Why does the father get angry when he hears this story? Is religion somehow on trial here? Why would the mother tell this story about herself, and tell it as though she is bragging? Is she proud of having received communion? Of breaking a boundary? Why does the son finally defend his mother in this scene, under these circumstances? When Morrison had every possiblity in the universe to draw from, why did she give the scene a religious twist? So why does religion have that same lig root as ligament and ligature?

Breaking bread together in a novel or short story is always symbolic of communion. And it is in life, too. I don’t know why I assign one book and not another (and most of canonical American literature is weird in one way or another).

I said to my pastor once, when I was nervous about having been asked to lead a church workshop, that I knew how to teach a class, but didn’t know if I was really qualified for that particular venture.  “Bethany,” he said, in a somewhat exasperated tone, “it’s all sacred.”

When my students are at their most weird and recalcitrant, just remembering the sacred context of our gathering together is usually enough to remind me to give thanks.



Book Signing…and party

My college is throwing me a book party!

Bethany Reid Book Signing May 22

English instructor Bethany Reid will read from her recently published poetry collection and sign copies of her book May 22 at Everett Community College.

All employees are invited to the celebration from 4 to 6 p.m. May 22 at EvCC’s Nippon Business Institute, 905 Wetmore Ave. at the main campus.

Reid, who teaches American literature and creative writing, will read from “Sparrow,” winner of the 2012 Gell poetry prize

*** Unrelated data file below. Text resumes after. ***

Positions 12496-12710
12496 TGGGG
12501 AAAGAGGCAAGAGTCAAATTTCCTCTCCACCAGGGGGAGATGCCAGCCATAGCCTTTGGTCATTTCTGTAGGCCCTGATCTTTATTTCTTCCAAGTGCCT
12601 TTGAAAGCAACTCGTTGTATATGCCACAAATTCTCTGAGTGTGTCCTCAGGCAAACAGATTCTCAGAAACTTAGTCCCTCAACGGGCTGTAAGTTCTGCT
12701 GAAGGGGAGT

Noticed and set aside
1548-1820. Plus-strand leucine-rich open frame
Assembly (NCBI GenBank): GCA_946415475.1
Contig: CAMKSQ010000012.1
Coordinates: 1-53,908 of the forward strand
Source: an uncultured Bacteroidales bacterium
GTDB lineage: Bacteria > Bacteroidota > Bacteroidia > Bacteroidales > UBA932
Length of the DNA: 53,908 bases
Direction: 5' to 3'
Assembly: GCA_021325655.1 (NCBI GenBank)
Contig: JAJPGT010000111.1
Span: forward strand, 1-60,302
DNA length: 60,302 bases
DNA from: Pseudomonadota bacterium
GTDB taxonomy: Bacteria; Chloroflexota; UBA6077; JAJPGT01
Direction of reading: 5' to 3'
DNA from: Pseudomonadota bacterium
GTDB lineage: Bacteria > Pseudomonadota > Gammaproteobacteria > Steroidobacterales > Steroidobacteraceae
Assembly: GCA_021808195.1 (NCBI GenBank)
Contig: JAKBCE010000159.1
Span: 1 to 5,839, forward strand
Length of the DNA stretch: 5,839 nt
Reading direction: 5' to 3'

“What struck me first when I read ‘Sparrow,’ straight through from beginning to end because I could not stop reading, was the quiet aliveness and sensuality of the poems,” wrote Dorianne Laux in the book’s foreword. “Nothing in ‘Sparrow’ is overdone or overstated, and so the poems feel utterly timeless…”  

Reid, also the author of the poetry chapbook “The Coyotes and My Mom,” earned the 2011 Lois Cranston Memorial Prize for her poem, “The Apple Orchard.” Her poems have appeared in numerous journals. She is a graduate of the MFA program at the University of Washington, where she also earned a doctorate in American Literature. She blogs at https://awritersalchemy.wordpress.com/

Seek Calm

emma sharpieMy 13-year-old has been doing art doodles. I have found her at our local elementary school playground drawing them in a notebook. She usually holes up in her bedroom to draw. At one of our homework dates recently she talked me into buying her a cool sketchbook and sharpies. I recently found this photo on Facebook (and the doodles, yes, on her legs).

On impulse I bought her this book: How to Be an Explorer of the World, by Keri Smith. (Check out her very cool blog.) I haven’t decided whether or not to save it for her July birthday. Maybe graduation? Maybe now is a good time.

I am choosing to see this as all good. As Keri advises today, “Keep Calm.”

Minor Characters


Here’s a quote I came across yesterday — again — while cleaning my office. It’s from Scott Nadelson’s essay, “What About the Suffering?: the Quiet Power of Minor Characters,” which appeared in The Writer’s Chronicle in December of 2010 (and has been resurfacing in my office ever since).

“[M]inor characters are bearers of possibility, but they also bring into relief the impossibility of knowing what will come, the unavoidable mystery and uncertainty of living….The power of minor characters, then, lies at least partly in their limitations–they offer protagonists nothing concrete, only guesses, intimations. They may reframe a central character’s conflict, but in the end they hand it back to him to deal with himself.” (27)

There’s more (the opening paragraph and what it says to fiction writers is worth copying in full). But now I’m going to put this issue of WC in the recycle bin.